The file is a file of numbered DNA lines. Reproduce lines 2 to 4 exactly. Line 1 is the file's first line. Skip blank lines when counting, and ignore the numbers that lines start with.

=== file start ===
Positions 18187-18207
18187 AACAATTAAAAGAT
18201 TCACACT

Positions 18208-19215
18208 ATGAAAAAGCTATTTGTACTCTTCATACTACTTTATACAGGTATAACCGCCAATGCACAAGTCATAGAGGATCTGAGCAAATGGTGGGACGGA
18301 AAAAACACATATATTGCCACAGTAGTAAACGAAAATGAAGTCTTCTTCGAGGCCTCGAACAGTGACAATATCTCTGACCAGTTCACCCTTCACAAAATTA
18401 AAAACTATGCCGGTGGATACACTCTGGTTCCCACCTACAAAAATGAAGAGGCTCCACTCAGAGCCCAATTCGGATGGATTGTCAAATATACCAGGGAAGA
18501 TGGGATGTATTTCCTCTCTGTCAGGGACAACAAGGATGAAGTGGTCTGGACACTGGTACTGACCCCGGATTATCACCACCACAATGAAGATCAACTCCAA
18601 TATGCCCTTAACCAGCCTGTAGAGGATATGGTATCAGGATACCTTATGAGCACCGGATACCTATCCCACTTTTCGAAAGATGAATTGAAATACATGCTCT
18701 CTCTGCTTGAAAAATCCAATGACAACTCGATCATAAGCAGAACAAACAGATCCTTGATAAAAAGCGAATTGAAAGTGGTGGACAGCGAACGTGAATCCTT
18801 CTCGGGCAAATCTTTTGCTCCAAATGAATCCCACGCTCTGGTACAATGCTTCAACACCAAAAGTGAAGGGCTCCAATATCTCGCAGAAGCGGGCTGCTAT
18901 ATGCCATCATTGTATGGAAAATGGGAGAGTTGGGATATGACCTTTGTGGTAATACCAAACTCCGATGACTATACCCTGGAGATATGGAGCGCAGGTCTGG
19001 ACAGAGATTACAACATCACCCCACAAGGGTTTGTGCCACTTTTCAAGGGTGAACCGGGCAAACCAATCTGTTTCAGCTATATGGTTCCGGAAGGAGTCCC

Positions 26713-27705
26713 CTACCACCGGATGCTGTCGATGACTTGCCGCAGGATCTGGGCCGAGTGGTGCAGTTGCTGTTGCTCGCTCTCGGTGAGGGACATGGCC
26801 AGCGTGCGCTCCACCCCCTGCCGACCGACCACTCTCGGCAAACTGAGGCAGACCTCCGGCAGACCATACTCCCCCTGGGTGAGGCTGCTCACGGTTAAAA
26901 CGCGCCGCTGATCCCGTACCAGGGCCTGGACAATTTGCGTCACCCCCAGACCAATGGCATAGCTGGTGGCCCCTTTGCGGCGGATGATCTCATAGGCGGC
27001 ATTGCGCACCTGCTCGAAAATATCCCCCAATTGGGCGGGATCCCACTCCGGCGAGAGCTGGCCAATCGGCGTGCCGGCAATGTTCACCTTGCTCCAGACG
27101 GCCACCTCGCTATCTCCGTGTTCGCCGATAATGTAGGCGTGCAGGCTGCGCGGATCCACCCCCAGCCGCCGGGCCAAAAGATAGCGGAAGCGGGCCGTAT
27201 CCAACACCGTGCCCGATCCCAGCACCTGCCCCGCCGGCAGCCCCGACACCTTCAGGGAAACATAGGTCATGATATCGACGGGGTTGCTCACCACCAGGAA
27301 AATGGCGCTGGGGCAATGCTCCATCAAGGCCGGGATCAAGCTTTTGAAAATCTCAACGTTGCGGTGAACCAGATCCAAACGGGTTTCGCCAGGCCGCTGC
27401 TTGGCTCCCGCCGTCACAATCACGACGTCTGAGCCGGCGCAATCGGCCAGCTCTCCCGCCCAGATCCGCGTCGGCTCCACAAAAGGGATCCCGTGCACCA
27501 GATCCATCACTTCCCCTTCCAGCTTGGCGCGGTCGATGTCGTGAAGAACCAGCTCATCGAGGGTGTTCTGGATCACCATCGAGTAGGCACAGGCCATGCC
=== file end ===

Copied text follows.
18187 AACAATTAAAAGAT
18201 TCACACT

Positions 18208-19215